Missouri Loves Company 2017: Sunday Recap (Men’s)

Carleton dominant; LSU surges to final.

Carleton’s Sol Yanuck. Photo: Paul Rutherford — UltiPhotos.com

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COLUMBIA, Mo. — Sometimes the journey is more interesting than the destination.

That was the case for the men’s side of the Missouri Loves Company final, a 13-3 win for Carleton College over LSU. A Sunday that dawned pleasant and warm grew overcast by mid-morning, and rain fell softly during the semifinals as the wind gradually picked up. By the time the final started, wind was gusting around 25 miles per hour, and LSU simply did not have the throws against the wind and CUT’s defensive pressure to convert holds or breaks. Carleton defended their MLC title with ease.

But the path for the two teams through the bracket was much more compelling.

CUT came to MLC a known entity: the defending D-I National Champions featuring a roster loaded with players who had been in Sarasota at Club Nationals two weekends prior (and also defending champs of MLC a year ago). Entering as the overall No. 1 seed, CUT was challenged but never really tested in pool play.

That was not the story in Sunday bracket play, as the University of Chicago took half in pre-quarters before Carleton surged in the second half to win 12-10. Iowa came out gunning for their regional opponent and after two quick breaks found themselves up 3-0. IHUC calmly handled CUT’s defensive intensity in the first half and took it into the break 7-5 after a 15-minute point. The second half was completely different.

Carleton held and broke to open the second half and ran Iowa into the ground, outscoring Iowa 5-1 in the second half to win 10-8 in cap. That level of fitness and intensity is something CUT coach Phil Bowen said the team knew was an advantage coming to MLC.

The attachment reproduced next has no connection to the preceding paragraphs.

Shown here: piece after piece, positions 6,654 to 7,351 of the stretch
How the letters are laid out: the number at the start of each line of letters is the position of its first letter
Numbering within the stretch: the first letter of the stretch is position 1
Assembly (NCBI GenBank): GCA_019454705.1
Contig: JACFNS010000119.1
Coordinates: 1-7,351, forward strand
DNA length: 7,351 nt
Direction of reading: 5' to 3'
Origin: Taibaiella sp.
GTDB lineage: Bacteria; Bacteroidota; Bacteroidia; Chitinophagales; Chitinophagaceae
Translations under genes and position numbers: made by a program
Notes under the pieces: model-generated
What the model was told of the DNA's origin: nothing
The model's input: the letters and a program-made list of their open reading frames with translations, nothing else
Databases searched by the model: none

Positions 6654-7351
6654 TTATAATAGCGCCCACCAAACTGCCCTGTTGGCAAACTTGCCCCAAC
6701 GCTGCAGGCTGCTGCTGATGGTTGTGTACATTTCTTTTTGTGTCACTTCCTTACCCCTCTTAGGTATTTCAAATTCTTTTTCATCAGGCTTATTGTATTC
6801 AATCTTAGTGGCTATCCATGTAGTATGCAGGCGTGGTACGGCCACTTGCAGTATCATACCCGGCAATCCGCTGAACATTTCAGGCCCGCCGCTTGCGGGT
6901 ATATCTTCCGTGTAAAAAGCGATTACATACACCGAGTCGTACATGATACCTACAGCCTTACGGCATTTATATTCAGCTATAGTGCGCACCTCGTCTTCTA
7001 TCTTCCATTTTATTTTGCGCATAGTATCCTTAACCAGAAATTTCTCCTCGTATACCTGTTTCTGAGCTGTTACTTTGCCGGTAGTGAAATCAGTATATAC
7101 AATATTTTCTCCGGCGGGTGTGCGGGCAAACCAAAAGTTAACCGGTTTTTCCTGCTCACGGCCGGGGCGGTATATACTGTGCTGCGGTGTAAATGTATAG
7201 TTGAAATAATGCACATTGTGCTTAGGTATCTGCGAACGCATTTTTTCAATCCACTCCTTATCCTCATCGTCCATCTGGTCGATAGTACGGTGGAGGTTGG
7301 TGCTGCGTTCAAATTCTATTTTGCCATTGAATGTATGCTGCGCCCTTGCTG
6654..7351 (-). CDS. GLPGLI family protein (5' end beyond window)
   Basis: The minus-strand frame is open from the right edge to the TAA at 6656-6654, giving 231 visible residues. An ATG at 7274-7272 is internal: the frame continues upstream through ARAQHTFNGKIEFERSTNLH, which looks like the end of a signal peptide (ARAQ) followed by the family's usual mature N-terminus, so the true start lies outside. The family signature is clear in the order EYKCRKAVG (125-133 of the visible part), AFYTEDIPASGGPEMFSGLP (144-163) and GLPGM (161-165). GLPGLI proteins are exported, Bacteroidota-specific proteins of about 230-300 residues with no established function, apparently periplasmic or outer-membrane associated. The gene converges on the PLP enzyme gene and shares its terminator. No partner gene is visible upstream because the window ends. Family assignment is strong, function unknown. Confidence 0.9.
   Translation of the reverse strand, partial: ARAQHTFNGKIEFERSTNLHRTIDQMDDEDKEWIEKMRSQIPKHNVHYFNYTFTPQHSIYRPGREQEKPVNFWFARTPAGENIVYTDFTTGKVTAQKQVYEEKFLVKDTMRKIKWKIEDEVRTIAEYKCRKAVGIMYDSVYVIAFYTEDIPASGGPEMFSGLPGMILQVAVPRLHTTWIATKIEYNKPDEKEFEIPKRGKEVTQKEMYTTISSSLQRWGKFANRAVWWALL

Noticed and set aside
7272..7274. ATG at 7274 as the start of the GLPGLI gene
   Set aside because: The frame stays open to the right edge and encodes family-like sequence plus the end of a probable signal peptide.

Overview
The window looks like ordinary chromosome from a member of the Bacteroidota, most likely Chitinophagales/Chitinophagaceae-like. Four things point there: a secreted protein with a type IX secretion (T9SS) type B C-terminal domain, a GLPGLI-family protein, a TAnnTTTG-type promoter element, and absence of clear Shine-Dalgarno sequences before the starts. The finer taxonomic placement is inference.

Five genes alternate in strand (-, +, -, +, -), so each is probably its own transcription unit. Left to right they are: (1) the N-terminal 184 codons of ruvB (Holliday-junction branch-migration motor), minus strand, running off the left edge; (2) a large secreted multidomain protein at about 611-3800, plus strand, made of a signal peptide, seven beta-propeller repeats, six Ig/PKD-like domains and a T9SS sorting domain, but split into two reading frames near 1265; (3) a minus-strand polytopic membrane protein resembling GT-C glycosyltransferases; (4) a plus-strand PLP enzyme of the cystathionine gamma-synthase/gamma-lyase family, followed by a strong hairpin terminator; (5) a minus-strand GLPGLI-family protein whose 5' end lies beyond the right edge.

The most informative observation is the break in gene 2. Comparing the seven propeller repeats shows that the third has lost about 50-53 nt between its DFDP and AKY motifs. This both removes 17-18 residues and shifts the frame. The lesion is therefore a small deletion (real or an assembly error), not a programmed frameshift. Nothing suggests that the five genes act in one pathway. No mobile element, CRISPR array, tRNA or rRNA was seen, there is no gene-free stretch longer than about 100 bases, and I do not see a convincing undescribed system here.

During the Chicago game, Sol Yanuck and an Chicago player debated a goal for several minutes before Bowen told him from the sideline, essentially ‘the longer we argue, the more time they have to recover. This discussion is only benefiting them.’

“It’s not a knock on other teams, it’s just something that we want to make sure that when we’re thinking about ourselves,” Bowen said. “We’re confident that if we keep applying the pressure, other teams eventually are going to either make mistakes, or we’re going to take the disc away, and be able to let those breaks pile up. If not early, then we’ve got a chance to get them late.”

Carleton rolled through Minnesota in the semifinals, opening with a 4-1 lead and finishing with consecutive breaks over Grey Duck to win 13-8.

Their opponent there would not be Wisconsin, Case Western, Texas A&M, or Colorado, each teams that have made Men’s College Nationals in recent years, but one of the unknown entities in attendance: LSU. Purple Haze won their non-power pool and worked their way through the bracket to surprise everyone in attendance but themselves.